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By Arin Ruttenberg*
Are you living in anticipation of the next big market crash? If so, you are probably wondering how to protect against another disastrous market event like 2008.
It is a foregone conclusion that we will experience another market correction. History tells us that. But because history is backward looking, it cannot tell us when exactly we will suffer another crash.
So, what can you do?
If you are a long-term investor, then the one thing you certainly should not do is panic and sell your investments in the dip. You are doing untold harm to your portfolio, with much lower chances of recovering your losses.
However, at a broader level, you can limit your losses in a crash by sufficiently diversifying your portfolio, while limiting your leverage.
Here are four related principles you can use to guide your thinking and planning for a market crisis:
Spread your risk across asset classes
One of the secrets to successful investing is appreciating that not all investment assets react the same at the same time. This basic principle of spreading your risk is best illustrated in the graph below that shows the 10-year recovery chart for U.S. stocks from the 2008 global financial crisis.
If you were looking for a rapid recovery, then a mix of 40% stocks and 60% bonds (the dark blue line) would have returned to pre-crisis levels within about two years. A mix of 60% stocks and 40% bonds (the light blue line) took another 12 months to recover, while the S&P 500 (the green line) took about 4,5 years to recover from its previous peak in 2007.
However, 10 years after the crisis being 100% in equities would have given you the highest returns, albeit with some volatility along the way.
Spread your risk offshore
South African investors are often encouraged to build offshore portfolios to counter the low growth domestically. However, diversifying your portfolio by holding stocks abroad is a principle applied by investors globally.
The benefits of doing so was illustrated in research by legendary investor David F Swensen who died earlier this year, showing that hypothetical investors who had invested equally in the United States, Europe, and Asia Pacific from 1970 to 2014, and rebalanced occasionally, had better risk-adjusted returns (10.6% annualised in USD) and thus lower volatility than any of the three markets independently.
The big attraction for South African investors is that their investment choices are broadened exponentially once you consider the investment opportunities offered by larger, deeper and broader markets.
Importance of rebalancing
After a stock market crash, many investors damage their portfolio by selling their holdings after the market has declined deep into bear territory. This effectively means they do not get the full benefit from an eventual recovery in prices.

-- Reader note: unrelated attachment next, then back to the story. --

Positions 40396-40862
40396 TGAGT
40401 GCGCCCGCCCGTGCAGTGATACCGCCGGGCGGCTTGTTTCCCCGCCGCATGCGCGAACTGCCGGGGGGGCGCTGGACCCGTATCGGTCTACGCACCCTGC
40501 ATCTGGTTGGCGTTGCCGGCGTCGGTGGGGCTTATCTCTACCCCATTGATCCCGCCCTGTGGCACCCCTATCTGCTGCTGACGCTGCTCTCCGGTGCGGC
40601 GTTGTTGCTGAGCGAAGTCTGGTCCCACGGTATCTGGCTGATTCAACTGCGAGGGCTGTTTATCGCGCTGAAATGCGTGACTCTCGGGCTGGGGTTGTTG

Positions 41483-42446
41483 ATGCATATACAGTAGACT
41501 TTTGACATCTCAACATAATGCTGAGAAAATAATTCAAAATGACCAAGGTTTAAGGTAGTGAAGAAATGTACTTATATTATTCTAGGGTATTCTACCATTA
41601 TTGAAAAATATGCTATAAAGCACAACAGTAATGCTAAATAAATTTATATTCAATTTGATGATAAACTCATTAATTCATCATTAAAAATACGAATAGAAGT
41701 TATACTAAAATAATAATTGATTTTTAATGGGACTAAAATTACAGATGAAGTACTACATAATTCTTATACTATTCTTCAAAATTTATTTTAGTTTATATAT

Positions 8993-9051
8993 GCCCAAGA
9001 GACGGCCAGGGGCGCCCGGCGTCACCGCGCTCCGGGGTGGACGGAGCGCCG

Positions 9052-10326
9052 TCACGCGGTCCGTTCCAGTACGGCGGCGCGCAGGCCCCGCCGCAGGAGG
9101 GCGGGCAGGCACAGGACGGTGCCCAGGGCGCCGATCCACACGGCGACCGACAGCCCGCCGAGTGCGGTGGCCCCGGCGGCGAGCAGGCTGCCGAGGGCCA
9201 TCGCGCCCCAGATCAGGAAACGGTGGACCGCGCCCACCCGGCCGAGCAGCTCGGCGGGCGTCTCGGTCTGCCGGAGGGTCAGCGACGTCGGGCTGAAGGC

Rather than selling stocks after they fall, you should be buying. You can ignore fears about market timing if you apply the principle of occasionally rebalancing your portfolio – a strategy I am most fond of.
How this works is that shares become a greater proportion of your portfolio as they rise in value. If this then means you’re overweight stocks, you can sell some to buy bonds or other asset classes to return to your target allocation, or you can direct new income to your underweight asset classes.
Conversely, when stocks fall, they will become a smaller portion of your portfolio, especially if bonds and certain other asset classes have retained their value.
Buying into a diversified low-cost portfolio with exposure to several asset classes, and rebalancing occasionally, is one of the simplest and most effective long-term strategies for the majority of investors.
Do not be greedy
One of the biggest challenges you face as an investor is to fight human nature. When things go badly, the natural instinct for many is to flee before taking further damage, despite locking in losses by selling at the bottom of the market.
Similarly, it is easy to get greedy when a bull market has been running for several years. What separates smart investors from average ones is that they are cautious when others are greedy, and opportunistic when others are fearful.
So, when the economy is strong, it is better to focus on building your wealth, paying down debt, and making sure you have an emergency fund to solidify your financial position. If a downturn comes, then you are prepared and should be able to ride out the worst of it.
Your primary focus should be to keep your necessary expenses (housing, transportation, food, healthcare) well below your income.
It is the households that do not do this that suffer the most when the economy turns sour because they were over-leveraged and had low levels of savings. Or they might have sold their stocks at the market bottom and have not recovered in tandem with rising stock prices post the crisis.
These are all mistakes that can be easily avoided when you have the right perspective. And calling on expert advice from a certified advisor is a great way to make sure you make the best decisions when times are good, and bad.
- Arin Ruttenberg is a financial advisor at Brenthurst Sandton